报告题目：Microdroplet Reactions: A New Frontier in Chemistry
报 告 人: Richard N. Zare
Department of Chemistry, Stanford University, Stanford, California 94305 USA
时 间: 2018年12月8日（周六） 16:00
地 点: 厦门大学化学化工学院卢嘉锡楼202
My research group has been studying chemical reactions in microdroplets and comparing the findings with the behavior of the same reaction in bulk solution. Our detection method has primarily been high-resolution mass spectrometry, although we also use nuclear magnetic resonance (NMR). Two different experimental setups are employed, one involving fusing together two streams of microdroplets (shown in Fig. l, the panel on the left), the other simply involving desorption electrospray ionization (shown in Fig, 1, the panel on the right):
Figure 1. Two experimental setups used to investigate
the chemistry occurring in microdroplets.
One significant advantage of investigating reactions in
microdroplets is that this technique allows us to detect and identify fleeting
intermediates in complex reactions. Another special feature of microdroplet
chemistry is that the rates of some reactions can be accelerated by a factor of
1000 or more! Some speculations will be presented to account for this marked
rate enhancement. Microdroplet chemistry is not simply a way to study reactions
in bulk solutions but can also present new opportunities, as will be presented,
to synthesize molecules and in some cases to make entirely new compounds. Be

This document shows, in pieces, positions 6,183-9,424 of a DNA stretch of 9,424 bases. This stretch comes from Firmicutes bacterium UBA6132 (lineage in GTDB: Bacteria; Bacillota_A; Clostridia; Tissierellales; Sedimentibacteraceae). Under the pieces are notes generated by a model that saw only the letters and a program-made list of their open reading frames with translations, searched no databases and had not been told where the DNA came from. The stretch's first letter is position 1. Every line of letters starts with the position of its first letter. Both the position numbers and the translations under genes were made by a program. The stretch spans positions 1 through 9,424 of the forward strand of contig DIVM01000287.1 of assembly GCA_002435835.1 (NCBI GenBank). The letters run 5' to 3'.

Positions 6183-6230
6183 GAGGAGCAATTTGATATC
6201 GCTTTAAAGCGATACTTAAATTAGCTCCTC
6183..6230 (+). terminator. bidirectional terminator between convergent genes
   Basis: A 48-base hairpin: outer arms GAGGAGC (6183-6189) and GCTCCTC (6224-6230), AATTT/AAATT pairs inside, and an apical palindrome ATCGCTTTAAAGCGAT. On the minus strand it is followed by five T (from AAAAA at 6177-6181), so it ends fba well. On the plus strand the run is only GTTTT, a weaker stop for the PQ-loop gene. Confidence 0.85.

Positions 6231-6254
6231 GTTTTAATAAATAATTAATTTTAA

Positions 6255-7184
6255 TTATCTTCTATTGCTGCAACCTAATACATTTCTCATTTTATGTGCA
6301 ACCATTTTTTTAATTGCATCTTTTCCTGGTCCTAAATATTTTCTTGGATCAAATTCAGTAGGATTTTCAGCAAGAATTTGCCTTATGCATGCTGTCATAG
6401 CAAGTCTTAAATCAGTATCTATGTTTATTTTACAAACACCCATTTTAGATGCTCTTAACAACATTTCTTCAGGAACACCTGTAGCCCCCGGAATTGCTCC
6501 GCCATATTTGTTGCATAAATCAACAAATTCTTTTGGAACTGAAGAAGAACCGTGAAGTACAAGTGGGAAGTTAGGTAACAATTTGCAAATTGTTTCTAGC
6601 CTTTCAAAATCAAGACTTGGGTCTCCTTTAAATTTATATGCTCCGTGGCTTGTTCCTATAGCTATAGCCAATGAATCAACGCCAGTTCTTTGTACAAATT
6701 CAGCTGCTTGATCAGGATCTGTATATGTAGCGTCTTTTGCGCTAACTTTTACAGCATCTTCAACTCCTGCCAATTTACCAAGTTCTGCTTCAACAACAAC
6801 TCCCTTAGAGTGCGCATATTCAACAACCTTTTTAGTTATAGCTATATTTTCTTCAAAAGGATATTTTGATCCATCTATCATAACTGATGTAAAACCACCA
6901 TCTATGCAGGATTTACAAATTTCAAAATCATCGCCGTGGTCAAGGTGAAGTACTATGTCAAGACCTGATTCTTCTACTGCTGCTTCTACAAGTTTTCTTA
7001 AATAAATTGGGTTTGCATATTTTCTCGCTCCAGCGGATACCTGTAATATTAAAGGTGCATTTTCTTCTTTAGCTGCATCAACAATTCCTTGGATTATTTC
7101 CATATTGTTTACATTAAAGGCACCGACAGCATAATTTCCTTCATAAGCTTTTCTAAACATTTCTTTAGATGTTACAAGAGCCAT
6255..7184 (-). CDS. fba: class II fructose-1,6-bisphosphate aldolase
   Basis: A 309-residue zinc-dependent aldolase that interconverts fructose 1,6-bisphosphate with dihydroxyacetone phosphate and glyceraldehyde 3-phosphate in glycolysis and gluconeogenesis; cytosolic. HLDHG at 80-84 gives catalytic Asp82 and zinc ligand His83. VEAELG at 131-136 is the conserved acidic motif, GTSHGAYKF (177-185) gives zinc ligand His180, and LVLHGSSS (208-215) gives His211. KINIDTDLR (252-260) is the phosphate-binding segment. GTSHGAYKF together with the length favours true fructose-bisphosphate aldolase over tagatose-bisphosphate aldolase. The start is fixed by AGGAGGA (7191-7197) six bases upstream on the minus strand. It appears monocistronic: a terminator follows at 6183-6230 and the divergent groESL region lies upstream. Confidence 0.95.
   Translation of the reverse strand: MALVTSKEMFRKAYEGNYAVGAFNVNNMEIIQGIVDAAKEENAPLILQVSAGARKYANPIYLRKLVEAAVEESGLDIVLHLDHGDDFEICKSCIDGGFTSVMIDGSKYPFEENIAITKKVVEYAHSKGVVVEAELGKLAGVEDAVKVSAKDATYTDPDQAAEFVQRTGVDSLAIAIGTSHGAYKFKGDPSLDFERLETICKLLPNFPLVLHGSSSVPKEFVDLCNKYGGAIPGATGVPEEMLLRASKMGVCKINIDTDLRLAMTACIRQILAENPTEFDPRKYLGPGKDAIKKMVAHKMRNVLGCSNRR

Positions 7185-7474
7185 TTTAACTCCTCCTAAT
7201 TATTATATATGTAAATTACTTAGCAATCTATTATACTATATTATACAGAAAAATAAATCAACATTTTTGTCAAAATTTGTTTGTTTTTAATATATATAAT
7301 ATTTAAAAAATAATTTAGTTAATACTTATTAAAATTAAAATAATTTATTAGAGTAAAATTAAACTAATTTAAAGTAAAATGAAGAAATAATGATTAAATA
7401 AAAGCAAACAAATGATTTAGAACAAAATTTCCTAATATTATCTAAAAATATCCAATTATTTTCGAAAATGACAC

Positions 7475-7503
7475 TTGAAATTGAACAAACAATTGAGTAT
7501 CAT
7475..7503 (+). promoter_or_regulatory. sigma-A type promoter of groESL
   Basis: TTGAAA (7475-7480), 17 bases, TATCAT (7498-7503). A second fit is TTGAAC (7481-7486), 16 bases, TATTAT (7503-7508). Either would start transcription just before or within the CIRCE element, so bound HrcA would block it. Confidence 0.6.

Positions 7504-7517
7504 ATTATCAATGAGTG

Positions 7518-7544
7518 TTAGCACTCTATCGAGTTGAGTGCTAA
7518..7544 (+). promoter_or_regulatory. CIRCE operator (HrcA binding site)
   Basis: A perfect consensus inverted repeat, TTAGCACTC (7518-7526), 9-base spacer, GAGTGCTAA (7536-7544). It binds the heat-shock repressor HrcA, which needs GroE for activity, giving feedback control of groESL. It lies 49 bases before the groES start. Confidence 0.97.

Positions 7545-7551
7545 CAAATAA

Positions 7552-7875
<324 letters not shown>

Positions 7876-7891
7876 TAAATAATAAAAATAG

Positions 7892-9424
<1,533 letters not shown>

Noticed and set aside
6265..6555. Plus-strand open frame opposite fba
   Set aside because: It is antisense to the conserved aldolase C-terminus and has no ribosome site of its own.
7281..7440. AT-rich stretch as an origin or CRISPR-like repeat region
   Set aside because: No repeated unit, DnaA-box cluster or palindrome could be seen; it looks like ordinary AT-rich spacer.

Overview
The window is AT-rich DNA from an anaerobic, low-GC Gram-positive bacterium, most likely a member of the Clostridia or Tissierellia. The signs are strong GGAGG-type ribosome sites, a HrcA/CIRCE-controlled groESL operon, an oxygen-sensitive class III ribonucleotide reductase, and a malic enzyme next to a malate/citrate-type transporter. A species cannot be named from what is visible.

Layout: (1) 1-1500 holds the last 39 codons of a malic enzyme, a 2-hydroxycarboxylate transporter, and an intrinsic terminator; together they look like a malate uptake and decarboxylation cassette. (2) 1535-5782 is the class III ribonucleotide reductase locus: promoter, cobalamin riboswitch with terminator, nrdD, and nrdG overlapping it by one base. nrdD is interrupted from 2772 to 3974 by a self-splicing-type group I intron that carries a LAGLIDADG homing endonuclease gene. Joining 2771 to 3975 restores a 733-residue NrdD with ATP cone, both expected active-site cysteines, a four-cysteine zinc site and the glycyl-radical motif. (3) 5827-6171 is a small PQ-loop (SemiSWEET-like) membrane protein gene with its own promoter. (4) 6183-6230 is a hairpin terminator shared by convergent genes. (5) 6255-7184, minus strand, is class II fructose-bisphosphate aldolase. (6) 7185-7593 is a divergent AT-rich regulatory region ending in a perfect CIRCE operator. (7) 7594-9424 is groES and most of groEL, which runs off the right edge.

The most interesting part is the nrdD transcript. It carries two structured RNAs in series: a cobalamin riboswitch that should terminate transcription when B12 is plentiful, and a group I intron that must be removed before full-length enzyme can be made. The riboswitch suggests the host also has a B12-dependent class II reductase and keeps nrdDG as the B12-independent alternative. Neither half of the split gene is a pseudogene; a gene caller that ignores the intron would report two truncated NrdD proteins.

prepared for some surprises!
Born in 1939 in Cleveland, Ohio, Professor Zare trained in physical and analytical chemistry at Harvard University (B.A. 1961, Ph.D. 1964). His doctoral study under Professor Dudley Herschbach explored photodissociation dynamics. After faculty positions spanning chemistry at the Massachusetts Institute of Technology, chemistry, physics and astrophysics at the University of Colorado, and chemistry at Columbia University, he joined the Stanford chemistry faculty in 1977. He has taught an introductory chemistry class every year since. As a Howard Hughes Medical Institute Professor since 2006, Professor Zare has also developed a course introducing undergraduates to hands-on interdisciplinary research, combining physics, and biology to explore how living systems use molecular interactions with light for vision, photosynthesis and more. Professor Zare served as chair of the Department of Chemistry from 2005 to 2011, and has helped to guide scientific policy as chairman of several national and international science boards. His dedication to research and teaching has been recognized in many awards, including the National Medal of Science, the Wolf Prize in Chemistry, and the Presidential Award for Excellence in Science, Mathematics, and Engineering Mentoring. Among other honors, Professor Zare is a member of the National Academy of Sciences, the American Academy of Arts and Sciences, and the American Philosophical Society. He has also received 11 honorary doctorates.
Please visit the Zarelab website to learn more: http://web.stanford.edu/group/Zarelab/